6. Reconstruction of Hessian huts
You’d be surprised what obscure places you find when you homeschool a kid in New York. So:
The Dyckman family returned to Manhattan in 1783 to find that the British had burned down their farmhouse. In 1785, they rebuilt nearby, at what’s now 4881 Broadway (204th St.). Dyckman House is the oldest farmhouse standing in Manhattan; but then, there’s not much competition in that category, is there? When the farmhouse was being restored in the early 20th century, excavation of the area around it turned up the foundations of 60 huts that had housed Hessian mercenaries during the Revolutionary War. One “Hessian hut” was rebuilt. See the excellent Dayton in Manhattan post on the farmhouse and the hut.
Most American soldiers would have considered these luxury accommodations.
Upward mobility in New York
Russell Shorto argues New York became a place where anyone could rise above his station because of a unique combination of Dutch and English ideas. In 1653, the States General of Holland granted New Amsterdam a municipal government, in reaction to the Remonstrance of Adriaen van der Donck (an amazing character). Men could become citizens as “small burghers” – they could even pay the 18-stiver fee for that status in installments (forms here). As they prospered, they could rise to the status of great burgher (fee of 3 guilders), which gave them a voice in setting policy. That sort of social mobility wasn’t common in Europe. Nor was the tolerance for different races and creeds that was practiced in this out-of-the-way trading post.
In 1664, the name of the town changed from New Amsterdam to New York. But the people were the same. By the Articles of Capitulation that were signed when the British took over, the traders stayed put, and their systems of government and business remained intact. If it ain’t broke, don’t fix it: as Shorto points out, the melting pot that was New Amsterdam was turning a nice profit, and that’s why the British wanted to control it.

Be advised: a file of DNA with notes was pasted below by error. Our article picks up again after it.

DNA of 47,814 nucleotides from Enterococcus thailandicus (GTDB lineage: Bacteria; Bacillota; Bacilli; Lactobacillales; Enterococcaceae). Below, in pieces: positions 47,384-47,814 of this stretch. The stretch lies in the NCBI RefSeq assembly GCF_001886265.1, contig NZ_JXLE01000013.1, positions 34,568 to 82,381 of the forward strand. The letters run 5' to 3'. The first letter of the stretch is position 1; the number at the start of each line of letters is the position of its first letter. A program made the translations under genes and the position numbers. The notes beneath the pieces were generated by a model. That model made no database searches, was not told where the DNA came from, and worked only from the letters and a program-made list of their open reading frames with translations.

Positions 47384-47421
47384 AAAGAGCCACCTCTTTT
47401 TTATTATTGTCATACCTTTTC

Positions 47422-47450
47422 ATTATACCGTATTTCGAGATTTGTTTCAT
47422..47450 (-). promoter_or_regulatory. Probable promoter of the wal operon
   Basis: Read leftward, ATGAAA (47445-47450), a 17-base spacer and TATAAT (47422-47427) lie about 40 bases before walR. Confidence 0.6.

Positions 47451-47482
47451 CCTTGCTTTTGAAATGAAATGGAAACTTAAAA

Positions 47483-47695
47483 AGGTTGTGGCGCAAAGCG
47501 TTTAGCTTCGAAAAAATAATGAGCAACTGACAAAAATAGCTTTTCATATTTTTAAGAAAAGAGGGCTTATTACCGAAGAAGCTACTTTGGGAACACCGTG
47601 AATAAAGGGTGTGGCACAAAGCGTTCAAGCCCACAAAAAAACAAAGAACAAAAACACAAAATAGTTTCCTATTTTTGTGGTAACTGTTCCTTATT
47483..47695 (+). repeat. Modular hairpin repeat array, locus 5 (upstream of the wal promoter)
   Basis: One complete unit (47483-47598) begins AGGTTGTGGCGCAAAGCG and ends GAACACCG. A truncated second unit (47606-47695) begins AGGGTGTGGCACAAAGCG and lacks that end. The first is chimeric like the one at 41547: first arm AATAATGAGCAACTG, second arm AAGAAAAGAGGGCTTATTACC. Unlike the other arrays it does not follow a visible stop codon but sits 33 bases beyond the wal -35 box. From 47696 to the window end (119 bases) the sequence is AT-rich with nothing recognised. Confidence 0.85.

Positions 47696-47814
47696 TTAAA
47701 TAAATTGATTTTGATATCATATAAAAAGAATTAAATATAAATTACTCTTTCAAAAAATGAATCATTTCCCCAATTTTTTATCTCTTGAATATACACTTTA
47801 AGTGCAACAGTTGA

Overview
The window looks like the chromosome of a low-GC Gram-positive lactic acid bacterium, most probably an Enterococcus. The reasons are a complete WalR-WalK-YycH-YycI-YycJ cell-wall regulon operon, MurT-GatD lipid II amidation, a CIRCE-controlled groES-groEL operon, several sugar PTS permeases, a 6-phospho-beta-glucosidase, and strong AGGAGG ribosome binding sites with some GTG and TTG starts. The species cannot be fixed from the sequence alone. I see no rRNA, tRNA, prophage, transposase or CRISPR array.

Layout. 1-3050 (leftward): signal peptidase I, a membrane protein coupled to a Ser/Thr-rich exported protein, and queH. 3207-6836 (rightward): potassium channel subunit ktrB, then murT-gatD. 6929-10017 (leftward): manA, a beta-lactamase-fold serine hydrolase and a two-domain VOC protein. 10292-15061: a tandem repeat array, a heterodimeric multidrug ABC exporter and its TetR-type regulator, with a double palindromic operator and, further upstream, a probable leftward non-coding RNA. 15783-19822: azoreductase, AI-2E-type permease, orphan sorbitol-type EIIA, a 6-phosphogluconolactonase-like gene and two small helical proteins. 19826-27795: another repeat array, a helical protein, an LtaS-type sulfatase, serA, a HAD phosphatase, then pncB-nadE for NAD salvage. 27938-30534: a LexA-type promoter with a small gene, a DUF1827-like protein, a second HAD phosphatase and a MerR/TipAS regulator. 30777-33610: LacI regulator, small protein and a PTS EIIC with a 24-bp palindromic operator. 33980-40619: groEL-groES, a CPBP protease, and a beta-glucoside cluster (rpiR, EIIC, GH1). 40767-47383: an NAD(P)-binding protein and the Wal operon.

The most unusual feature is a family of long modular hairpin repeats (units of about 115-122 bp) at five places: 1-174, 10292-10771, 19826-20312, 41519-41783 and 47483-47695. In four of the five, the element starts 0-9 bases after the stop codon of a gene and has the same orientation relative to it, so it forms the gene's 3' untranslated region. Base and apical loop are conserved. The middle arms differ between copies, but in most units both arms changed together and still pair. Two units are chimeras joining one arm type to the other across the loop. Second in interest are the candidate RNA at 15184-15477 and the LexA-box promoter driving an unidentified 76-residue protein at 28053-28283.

The English who came to New York in the 17th and early 18th centuries brought with them a firm conviction in individual rights (life, liberty, property), based largely on the writings of John Locke. Together, individual rights and social mobility made for a place where anyone could remake himself into a new and better man.
- This interview with historian David McCullough about New York during the Revolutionary War is fascinating.
- Russell Shorto’s Island at the Center of the World did for the Dutch settlement on Manhattan almost as much as Hamilton: An American Musical did for Alexander Hamilton. My favorite survey of the history of New York up to the 1960s is Edward Robb Ellis’s The Epic of New York City. Burrows & Wallace’s Gotham: A History of New York to 1898 has has a jaw-dropping depth of research, but it’s an extremely long, dense read; I prefer my history more narrative than statistical.
- The Grange wasn’t built until 1802, silly. See this earlier post.
- If you want to visit the sculptures of all the Founding Fathers that stand in Manhattan (plus others figures who date before 1800), a handy list is here.
- I’ve occasionally added comments based on these blog posts to the Genius.com pages on the Hamilton Musical. Follow me @DianneDurante.
- The usual disclaimer: This is the thirteenth in a series of posts on Hamilton: An American Musical. Other posts are available via the tag cloud at lower right. The ongoing “index” to these posts is my Kindle book, Alexander Hamilton: A Brief Biography. Bottom line: these are unofficial musings, and you do not need them to enjoy the musical or the soundtrack.